Ten Plants that Changed the World, an interesting title, isn't it? Certainly, Dr. Hardy Eshbaugh's program at the Cleveland Botanical Garden was meant to be thought provoking. The conversation in my car on the way to Cleveland included many possible answers: corn, wheat, rubber, cotton and of course- coffee.
Hardy's list read a little differently, although corn and cotton were included. He reminded us that these were not the plants that changed the world the most, but rather, some of the plants with great economic impact. From there he presented an hour of the most fascinating details of plants and plant history I have ever heard. He briefly touched upon coffee, but preferred to focus on hot chocolate, as it was "sinful and worth talking about."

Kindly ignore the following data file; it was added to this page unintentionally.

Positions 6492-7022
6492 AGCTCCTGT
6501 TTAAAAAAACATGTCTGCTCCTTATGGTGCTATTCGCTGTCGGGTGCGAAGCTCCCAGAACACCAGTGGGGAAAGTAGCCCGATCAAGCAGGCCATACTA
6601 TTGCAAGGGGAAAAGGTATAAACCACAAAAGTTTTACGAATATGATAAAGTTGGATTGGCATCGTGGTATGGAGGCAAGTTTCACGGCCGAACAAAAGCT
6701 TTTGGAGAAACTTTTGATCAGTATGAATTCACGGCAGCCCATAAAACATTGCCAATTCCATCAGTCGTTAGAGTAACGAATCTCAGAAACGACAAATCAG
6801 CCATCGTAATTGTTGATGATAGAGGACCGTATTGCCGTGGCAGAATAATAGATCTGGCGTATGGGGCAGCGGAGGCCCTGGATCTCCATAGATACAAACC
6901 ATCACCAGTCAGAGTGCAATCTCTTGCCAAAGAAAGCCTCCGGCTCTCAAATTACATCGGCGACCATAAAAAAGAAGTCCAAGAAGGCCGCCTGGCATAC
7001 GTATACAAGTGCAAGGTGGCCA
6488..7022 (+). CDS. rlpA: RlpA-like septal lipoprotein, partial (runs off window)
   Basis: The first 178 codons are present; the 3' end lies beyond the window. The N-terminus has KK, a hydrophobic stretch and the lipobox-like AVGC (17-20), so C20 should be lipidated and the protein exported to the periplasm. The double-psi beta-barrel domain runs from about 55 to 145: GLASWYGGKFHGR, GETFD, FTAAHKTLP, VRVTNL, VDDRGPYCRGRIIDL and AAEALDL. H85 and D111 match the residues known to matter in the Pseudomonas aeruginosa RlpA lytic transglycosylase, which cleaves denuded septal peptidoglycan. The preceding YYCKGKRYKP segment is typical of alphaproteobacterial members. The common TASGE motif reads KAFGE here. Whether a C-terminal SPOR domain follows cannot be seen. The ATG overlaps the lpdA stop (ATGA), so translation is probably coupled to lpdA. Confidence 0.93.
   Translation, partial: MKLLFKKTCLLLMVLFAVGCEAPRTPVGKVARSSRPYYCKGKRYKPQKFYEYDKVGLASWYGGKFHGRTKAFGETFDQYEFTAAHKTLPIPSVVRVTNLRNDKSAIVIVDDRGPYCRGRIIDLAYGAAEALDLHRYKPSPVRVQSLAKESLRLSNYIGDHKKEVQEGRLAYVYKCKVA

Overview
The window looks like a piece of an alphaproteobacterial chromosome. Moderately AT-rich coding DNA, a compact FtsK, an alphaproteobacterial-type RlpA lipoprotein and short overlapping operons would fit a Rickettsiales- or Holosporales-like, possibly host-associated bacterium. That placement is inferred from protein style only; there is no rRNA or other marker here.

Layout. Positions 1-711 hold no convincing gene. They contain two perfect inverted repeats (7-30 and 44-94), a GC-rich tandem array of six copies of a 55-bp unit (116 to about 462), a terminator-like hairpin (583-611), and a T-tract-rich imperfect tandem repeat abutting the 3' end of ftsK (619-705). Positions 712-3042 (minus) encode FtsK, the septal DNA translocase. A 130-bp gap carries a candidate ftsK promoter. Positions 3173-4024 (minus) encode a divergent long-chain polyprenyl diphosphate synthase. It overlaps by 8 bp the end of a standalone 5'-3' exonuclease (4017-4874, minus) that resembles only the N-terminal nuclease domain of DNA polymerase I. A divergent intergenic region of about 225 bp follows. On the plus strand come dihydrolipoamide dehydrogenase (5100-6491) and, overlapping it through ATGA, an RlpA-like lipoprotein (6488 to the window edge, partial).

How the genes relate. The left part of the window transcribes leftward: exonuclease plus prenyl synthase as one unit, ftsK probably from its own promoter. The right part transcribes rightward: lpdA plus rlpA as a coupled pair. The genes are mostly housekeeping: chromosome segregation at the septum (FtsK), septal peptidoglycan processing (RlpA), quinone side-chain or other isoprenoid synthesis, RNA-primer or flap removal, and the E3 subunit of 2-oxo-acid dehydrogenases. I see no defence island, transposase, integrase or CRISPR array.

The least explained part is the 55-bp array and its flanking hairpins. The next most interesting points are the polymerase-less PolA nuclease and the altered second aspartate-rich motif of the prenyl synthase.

Indeed, cocao, Theobroma cacao was cultivated by Aztecs and even its name translates to "fruit (or flesh) of the gods." Highly valued, cocao beans were used as a form of currency and a sacred drink was concocted with a blend of chocolate, corn and Chile pepper.
It is a fascinating plant, and an amazing program; I'll let you guess at the rest of Dr. Eshbaugh's plant picks. Meanwhile, I'll be eating a Hershey's bar.